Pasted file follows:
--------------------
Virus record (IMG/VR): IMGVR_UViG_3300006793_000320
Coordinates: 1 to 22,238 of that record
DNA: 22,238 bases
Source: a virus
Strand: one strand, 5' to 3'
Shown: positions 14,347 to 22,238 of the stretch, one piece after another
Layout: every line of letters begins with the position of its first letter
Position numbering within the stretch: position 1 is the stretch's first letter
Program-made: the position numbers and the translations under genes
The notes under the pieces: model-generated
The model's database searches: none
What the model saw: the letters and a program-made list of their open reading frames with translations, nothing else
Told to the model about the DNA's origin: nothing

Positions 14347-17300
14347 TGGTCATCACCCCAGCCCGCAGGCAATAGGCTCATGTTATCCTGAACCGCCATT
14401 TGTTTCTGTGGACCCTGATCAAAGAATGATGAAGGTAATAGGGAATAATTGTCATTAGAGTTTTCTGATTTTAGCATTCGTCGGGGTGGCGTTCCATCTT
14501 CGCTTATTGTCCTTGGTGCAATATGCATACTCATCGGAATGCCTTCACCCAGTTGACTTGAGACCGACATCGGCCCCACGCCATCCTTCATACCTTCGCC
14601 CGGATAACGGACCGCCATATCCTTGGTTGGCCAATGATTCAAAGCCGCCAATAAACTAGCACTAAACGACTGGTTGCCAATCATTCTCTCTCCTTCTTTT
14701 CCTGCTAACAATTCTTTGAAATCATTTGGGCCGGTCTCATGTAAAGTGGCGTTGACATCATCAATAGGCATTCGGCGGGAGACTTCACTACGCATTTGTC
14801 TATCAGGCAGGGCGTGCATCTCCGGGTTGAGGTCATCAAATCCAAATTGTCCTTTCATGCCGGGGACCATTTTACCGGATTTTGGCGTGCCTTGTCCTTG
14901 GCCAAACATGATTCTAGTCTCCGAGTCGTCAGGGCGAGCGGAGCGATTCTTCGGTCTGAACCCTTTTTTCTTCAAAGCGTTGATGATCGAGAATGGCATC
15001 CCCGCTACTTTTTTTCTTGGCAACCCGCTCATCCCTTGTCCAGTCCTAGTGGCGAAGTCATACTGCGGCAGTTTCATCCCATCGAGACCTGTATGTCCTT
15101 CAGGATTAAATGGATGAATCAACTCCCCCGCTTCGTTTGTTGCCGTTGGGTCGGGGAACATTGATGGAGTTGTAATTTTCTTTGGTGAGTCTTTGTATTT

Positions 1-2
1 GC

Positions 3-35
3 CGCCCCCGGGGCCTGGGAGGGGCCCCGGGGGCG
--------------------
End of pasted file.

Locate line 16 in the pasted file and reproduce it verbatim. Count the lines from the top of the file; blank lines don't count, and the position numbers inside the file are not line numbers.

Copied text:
14401 TGTTTCTGTGGACCCTGATCAAAGAATGATGAAGGTAATAGGGAATAATTGTCATTAGAGTTTTCTGATTTTAGCATTCGTCGGGGTGGCGTTCCATCTT